We offer the following assays:


2,3 DPG

Hemoglobin, the protein in the blood that carries oxygen, uses 2,3-DPG to control how much oxygen is released once blood gets out into the tissues. The more 2,3-DPG in the cell, the more oxygen is delivered to body tissues. Conversely, the less 2,3-DPG in the cell, the less oxygen is delivered. Increasing the amount of 2,3-DPG is the body’s primary way of responding to a lack of oxygen. Anemia, obstructive lung disease, cystic fibrosis, and congenital heart disease are all accompanied by increases in 2,3-DPG. When more oxygen is required because of increased metabolism, such as in hyperthyroidism, more 2,3-DPG is produced. Decreased 2,3-DPG results from an inherited lack of the red blood cell enzymes 2,3-DPG mutase and 2,3-DPG phosphatase. These enzymes are needed to make 2,3-DPG. Without 2,3-DPG to control the movement of oxygen to its tissues, the body responds by making more red blood cells, a condition called erythrocytosis. The outside membrane of the cell is weakened, causing it to have an irregular shape and burst, or hemolyze, easily. This condition is called nonspherocytic hemolytic anemia. 2,3-DPG levels are important in large blood transfusions, because stored blood quickly loses 2,3-DPG and its ability to deliver oxygen. After transfusion, the red cells rebuild the 2,3-DPG, but it takes about 24 hours to regain a normal level of 2,3-DPG and hemoglobin function.



Several assays for the determination of hemoglobin (HGB) are in use today. The direct optical method of Harboe is known as a sensitive and reproducible assay. In this assay HGB is quantified by measuring the oxyhemoglobin absorbance peak at 415 nm. The assay is suited to measure free HGB in plasma and total HGB in whole blood.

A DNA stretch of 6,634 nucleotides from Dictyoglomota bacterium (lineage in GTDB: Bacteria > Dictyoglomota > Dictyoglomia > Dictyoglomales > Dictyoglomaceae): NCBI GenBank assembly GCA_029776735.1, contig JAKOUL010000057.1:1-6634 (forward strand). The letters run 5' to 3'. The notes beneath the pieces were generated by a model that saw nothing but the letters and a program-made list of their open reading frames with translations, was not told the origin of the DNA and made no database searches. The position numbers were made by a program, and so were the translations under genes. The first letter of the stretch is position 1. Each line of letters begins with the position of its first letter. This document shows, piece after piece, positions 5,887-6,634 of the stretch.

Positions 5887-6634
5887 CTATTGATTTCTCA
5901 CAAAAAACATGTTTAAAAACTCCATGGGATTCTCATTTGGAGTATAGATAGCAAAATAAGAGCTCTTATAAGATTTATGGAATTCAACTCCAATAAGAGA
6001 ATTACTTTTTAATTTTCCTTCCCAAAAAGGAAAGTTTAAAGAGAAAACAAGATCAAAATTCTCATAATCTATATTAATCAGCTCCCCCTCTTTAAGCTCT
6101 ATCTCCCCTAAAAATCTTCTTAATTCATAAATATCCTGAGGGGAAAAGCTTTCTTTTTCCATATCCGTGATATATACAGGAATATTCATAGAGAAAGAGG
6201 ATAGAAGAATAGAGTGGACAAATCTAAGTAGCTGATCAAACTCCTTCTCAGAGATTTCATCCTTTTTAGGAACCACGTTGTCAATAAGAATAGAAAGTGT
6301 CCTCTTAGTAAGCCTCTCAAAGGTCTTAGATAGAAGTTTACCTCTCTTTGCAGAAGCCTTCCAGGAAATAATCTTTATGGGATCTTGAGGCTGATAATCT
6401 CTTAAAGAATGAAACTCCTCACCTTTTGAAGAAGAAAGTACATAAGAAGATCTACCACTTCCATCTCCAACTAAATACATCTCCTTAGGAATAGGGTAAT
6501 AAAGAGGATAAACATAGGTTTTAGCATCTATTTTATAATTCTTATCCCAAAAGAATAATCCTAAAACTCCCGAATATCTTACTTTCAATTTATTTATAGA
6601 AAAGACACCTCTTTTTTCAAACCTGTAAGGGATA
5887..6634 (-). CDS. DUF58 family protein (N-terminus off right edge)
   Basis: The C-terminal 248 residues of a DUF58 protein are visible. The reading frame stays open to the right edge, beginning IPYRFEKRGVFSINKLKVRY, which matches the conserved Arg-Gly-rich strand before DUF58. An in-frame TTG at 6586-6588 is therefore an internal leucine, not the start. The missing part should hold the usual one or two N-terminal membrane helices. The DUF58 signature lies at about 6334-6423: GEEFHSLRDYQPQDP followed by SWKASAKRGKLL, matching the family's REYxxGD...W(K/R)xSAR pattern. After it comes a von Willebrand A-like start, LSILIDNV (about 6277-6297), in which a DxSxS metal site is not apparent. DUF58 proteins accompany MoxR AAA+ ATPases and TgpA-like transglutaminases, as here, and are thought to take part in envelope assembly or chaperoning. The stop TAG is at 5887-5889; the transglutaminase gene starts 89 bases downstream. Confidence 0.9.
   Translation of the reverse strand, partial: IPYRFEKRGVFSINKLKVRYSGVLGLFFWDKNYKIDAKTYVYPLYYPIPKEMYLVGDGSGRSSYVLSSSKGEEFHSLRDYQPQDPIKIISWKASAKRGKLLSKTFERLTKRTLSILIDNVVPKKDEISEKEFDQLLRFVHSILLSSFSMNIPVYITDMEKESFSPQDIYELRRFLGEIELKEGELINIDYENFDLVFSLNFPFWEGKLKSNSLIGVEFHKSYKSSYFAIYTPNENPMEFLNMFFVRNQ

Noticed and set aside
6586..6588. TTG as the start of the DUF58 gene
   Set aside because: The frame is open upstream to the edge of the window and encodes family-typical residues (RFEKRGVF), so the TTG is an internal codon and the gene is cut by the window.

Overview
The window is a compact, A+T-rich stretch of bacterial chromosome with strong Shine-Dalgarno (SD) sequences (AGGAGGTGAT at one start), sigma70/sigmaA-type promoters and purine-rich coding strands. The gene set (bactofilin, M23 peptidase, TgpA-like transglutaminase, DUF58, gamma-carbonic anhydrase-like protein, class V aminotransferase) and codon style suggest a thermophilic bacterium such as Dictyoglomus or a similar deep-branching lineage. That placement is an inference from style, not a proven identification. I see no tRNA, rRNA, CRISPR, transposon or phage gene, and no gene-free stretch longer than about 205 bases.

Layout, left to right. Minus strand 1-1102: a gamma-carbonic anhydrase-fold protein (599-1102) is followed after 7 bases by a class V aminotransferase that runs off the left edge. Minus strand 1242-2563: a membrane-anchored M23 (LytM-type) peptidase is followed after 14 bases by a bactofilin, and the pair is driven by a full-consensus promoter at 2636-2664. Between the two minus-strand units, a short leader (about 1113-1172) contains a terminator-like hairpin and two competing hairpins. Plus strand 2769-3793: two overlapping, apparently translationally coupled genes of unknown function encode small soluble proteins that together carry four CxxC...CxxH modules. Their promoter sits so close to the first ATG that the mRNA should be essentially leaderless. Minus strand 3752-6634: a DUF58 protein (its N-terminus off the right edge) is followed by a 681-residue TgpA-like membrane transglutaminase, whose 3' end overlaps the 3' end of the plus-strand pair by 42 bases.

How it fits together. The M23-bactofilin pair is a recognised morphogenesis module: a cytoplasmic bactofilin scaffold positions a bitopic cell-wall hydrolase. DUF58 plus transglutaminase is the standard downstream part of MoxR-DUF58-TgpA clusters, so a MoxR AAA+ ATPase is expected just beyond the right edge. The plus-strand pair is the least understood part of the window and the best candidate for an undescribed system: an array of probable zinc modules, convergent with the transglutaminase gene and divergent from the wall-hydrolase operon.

Lactic acid (lactate) is an intermediate in carbohydrate metabolism. Lactic acidosis, which is determined in blood, occurs in two different clinical settings. Type A (hypoxic) is associated with decreased tissue oxygenation such as shock and heart failure. Type B (metabolic) is associated with disease (diabetes, neoplasia, liver disease), intake of drugs and toxins, or inborn errors of metabolism. Type A is a common form of lactic acidosis. Lactate levels in cerebro-spinal fluid (CSF) normally parallel blood levels. However, biochemical alterations in the central nervous system can result in changes in CSF lactate concentrations independent of blood values.

Lactate is determined first by oxidation with lactate oxidase, which result in the generation of H2O2. H2O2 is then detected with reagents that result in the development of a red dye. Because lactate is rapidly metabolized by red blood cells, blood samples have to be carefully collected and treated to prevent this.